The following is an excerpt from Clean-Energy Trends 2005. To read the full report, please download the PDF file by clicking on the link to the left.
When historians look back to assess the history of clean energy, the first half of the 21st century's first decade will likely be viewed as the point at which the industry began its hockey-stick growth spurt. Which is not to say that it's all smooth skating. Like the hockey rink itself, the business of developing next-generation solar, wind, hydrogen, and other technologies can be both slippery and high-risk.
The industry has entered a critical phase encountered by all major tech booms. As individual technologies mature, there is an inevitable churning of players: mergers, acquisitions, divestments, bankruptcies, and -- always -- new market entrants. The result is a constant rising and falling of prospects for companies, and even entire sectors, that is variously fascinating (if you're an outside viewer) or frightening (if you're an inside participant). But it's never dull.
Some of this is due to technology breakthroughs -- some real, some potential -- that continue unabated. But it may be the far less scientific world of politics that leads the way. Last year demonstrated just how non-ideological the race to develop clean-energy sources can be. Republican governors Schwarzenegger of California and Pataki of New York both launched aggressive clean-energy initiatives, and China unveiled plans that could result in up to 100 gigawatts of new renewables by 2020. Meanwhile, Germany's generous feed-in tariffs made solar photovoltaics (PV) so popular that it led to module shortages around the world.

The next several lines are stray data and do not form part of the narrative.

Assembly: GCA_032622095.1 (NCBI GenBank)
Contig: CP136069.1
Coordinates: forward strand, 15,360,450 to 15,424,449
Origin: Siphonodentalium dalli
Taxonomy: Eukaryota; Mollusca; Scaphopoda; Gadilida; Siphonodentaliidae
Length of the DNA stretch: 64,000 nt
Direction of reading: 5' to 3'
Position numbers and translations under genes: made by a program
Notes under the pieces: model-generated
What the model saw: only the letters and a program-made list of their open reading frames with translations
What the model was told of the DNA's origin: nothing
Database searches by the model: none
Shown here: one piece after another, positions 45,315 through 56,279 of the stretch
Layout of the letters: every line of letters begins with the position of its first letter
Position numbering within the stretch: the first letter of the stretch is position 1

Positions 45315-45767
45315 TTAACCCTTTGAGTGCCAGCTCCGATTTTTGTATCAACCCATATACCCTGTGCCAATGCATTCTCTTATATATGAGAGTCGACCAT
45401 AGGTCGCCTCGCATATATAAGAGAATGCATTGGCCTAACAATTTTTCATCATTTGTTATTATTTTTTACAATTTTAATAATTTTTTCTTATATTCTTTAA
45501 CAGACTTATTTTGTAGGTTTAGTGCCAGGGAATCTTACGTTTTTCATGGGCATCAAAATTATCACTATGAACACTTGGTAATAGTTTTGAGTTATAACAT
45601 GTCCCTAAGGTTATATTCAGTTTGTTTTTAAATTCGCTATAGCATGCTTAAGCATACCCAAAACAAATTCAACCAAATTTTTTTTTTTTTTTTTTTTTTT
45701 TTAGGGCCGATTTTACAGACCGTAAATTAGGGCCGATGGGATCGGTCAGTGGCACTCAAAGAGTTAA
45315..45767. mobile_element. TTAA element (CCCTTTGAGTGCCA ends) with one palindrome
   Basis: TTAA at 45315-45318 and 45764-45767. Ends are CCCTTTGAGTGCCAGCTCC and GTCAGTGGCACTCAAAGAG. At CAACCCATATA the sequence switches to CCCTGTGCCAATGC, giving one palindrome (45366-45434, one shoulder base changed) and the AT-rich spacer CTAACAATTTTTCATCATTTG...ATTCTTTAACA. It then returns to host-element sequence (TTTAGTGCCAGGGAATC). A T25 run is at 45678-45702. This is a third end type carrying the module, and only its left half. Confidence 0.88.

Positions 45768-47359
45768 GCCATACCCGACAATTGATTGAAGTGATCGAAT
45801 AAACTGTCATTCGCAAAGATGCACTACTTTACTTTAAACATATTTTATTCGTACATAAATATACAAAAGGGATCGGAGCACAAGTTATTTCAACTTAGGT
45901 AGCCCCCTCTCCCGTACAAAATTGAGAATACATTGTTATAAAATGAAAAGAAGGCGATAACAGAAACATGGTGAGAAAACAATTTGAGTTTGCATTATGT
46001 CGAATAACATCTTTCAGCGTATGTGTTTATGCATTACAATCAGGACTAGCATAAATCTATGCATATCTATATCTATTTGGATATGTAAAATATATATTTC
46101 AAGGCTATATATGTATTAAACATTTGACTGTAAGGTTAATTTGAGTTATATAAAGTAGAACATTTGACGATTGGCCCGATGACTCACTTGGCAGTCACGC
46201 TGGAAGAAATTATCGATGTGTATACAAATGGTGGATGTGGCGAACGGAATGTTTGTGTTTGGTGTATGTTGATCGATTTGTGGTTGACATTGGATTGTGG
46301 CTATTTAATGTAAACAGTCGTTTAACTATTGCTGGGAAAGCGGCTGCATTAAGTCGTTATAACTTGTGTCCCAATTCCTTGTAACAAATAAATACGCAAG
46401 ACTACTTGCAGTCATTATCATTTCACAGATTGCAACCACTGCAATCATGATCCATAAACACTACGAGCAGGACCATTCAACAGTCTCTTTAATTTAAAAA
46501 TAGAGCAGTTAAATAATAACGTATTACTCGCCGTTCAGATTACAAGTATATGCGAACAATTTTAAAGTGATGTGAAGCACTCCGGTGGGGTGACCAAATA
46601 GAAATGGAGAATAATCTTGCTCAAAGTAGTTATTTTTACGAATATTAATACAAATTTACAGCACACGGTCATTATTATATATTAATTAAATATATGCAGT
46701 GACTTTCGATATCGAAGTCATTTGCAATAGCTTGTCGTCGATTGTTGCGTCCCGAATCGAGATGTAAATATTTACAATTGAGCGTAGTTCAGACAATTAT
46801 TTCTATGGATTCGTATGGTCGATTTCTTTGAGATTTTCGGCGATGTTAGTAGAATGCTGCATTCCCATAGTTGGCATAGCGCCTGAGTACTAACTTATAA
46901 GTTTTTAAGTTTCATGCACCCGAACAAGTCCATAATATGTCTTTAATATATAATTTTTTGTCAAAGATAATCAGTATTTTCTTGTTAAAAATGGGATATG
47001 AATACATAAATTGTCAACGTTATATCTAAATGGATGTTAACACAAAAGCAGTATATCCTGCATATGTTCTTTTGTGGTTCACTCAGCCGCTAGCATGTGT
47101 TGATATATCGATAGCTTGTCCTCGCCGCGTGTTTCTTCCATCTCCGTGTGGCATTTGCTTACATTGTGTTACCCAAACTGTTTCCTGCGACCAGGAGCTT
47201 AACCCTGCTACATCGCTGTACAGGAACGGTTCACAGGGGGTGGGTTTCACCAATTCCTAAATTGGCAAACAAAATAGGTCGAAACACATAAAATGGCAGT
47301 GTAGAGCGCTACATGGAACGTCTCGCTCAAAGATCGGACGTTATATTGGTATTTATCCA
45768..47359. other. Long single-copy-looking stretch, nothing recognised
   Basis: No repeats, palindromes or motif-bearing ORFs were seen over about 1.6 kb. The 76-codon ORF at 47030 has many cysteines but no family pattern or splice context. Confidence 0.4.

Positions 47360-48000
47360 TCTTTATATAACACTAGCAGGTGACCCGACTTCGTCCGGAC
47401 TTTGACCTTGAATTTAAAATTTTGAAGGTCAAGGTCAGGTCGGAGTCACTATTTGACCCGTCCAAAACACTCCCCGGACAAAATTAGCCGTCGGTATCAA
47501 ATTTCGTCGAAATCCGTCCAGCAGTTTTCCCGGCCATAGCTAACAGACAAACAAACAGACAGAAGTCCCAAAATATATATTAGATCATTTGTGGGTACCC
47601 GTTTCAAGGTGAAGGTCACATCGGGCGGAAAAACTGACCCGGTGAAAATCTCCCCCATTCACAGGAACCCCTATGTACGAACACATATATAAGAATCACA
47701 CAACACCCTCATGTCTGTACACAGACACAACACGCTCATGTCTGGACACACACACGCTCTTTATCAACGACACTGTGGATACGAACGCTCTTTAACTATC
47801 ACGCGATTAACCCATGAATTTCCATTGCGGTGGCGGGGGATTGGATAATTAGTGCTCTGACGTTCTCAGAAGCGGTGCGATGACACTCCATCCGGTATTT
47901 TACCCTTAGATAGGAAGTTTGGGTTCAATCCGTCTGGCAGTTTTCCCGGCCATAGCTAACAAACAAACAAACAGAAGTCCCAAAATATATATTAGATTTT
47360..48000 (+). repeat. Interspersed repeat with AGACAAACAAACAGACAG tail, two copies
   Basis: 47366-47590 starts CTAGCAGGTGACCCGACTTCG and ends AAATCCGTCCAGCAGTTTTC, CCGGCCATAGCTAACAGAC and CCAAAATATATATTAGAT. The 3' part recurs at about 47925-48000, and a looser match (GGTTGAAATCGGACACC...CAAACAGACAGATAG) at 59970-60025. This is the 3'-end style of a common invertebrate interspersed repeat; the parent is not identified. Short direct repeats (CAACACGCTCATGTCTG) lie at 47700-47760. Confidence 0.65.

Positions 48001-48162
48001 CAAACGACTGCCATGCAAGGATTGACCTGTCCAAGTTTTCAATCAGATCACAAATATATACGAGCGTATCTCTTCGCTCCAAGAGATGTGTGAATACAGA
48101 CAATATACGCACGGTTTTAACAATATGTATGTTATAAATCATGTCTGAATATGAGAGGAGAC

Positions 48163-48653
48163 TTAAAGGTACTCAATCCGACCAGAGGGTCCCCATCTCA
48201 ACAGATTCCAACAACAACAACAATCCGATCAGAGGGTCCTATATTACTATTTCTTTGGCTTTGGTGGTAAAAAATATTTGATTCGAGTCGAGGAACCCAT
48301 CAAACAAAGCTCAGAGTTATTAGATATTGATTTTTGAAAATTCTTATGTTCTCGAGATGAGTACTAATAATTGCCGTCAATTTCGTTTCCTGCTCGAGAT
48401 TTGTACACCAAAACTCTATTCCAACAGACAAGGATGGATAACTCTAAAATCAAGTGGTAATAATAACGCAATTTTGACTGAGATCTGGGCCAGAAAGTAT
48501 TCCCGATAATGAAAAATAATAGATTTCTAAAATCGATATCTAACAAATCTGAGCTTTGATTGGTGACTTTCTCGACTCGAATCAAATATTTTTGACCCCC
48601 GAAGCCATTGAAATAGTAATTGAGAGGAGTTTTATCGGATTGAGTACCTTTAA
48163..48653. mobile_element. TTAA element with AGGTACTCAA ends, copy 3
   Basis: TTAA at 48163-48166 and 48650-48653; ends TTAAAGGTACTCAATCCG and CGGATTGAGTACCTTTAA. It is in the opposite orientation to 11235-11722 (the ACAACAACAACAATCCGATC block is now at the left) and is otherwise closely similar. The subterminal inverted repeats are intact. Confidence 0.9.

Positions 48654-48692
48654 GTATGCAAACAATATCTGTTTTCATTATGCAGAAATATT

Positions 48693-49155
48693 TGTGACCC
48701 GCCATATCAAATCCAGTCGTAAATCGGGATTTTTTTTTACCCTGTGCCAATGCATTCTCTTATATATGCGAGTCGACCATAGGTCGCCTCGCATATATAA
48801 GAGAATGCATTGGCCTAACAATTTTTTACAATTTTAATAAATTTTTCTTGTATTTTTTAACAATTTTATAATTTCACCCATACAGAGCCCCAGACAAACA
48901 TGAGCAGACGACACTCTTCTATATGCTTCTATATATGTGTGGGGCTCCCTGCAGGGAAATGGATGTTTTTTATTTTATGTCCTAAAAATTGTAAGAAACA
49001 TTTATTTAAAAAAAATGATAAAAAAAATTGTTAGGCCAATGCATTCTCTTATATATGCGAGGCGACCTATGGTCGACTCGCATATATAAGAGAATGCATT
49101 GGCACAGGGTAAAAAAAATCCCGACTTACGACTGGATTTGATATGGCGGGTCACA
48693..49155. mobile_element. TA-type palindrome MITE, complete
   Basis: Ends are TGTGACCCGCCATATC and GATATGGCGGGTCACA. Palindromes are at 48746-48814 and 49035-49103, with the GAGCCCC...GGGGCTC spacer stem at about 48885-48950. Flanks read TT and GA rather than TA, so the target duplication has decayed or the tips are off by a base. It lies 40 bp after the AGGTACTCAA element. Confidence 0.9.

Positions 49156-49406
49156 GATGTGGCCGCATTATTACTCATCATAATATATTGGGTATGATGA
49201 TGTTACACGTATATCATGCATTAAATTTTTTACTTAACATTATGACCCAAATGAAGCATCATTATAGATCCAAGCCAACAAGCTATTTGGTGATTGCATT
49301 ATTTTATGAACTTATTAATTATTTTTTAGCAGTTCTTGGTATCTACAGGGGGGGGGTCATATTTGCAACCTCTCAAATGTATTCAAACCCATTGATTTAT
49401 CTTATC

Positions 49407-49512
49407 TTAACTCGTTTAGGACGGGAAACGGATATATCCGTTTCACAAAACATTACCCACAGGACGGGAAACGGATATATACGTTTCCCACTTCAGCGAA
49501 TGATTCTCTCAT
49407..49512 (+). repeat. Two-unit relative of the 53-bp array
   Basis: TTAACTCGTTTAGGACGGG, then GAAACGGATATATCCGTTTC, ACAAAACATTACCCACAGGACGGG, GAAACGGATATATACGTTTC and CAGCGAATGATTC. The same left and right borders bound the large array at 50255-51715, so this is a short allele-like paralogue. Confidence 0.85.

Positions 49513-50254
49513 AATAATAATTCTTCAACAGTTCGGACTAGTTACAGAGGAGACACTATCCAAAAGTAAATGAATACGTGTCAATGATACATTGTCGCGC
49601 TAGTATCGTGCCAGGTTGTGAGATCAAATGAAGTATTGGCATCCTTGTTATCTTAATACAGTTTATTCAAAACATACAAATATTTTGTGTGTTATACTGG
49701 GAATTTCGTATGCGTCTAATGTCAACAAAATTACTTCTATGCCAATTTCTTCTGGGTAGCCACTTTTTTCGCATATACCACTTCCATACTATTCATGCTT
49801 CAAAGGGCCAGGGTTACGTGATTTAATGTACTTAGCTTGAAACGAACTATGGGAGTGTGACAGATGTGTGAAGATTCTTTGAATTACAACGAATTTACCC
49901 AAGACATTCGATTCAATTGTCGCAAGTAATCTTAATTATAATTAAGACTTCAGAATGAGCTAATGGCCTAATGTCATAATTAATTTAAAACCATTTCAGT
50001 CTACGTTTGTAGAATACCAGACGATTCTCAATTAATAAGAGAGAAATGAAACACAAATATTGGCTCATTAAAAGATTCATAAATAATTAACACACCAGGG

All of which bodes well for clean energy's continued growth. According to Clean Edge research, markets for solar PV (modules, system components, and installation) will grow from $7.2 billion in 2004 (compared to $4.7 billion in 2003) to $39.2 billion by 2014. New wind power installations are projected to expand from $8 billion in 2004 (about the same as 2003) to $48.1 billion in 2014. And fuel cells and distributed hydrogen are projected to grow from $900 million (primarily for research contracts and demonstration and test units) to $15.1 billion over the next decade.
Already, these three clean-energy markets have expanded from $9.5 billion in 2002 to just over $16 billion in 2004. By 2014, they will grow another sixfold, to more than $100 billion.
For all the positive developments and encouraging signs, pure-play clean-energy stocks showed mixed results in 2004. While a number trade at or near their 52-week highs, many continue to be saddled with delayed product releases, limited earnings, and similar issues facing emerging companies. Some investors are turning instead to larger players with clean-energy initiatives, such as GE, Sharp, and Toyota. But for those with an appetite for risk, and the potentially high returns that come with it, many clean-energy stocks still offer significant potential. As one sign of investor interest, the first clean-energy index began trading on AMEX as an exchange-traded fund in early 2005.
Venture capital (VC) investments in energy technologies increased last year from $509 million in 2003 to $520 million in 2004. As a percent of total VC investments, energy tech declined from 2.8% in 2003 to 2.6% in 2004. This was due to an overall increase in total U.S. VC activity, increasing from $18 billion in 2003 to $20 billion in 2004.
As an asset class, clean energy and clean tech continued to post gains last year. Several traditional venture firms have recently begun investing in the space, along with more established energy funds. And some new funds, such as Chrysalix Energy II and Expansion Capital II, recently achieved initial closings. With pension funds and other institutional money also eyeing the clean-energy arena, the relative trickle of money entering this space is expected to become a steady stream.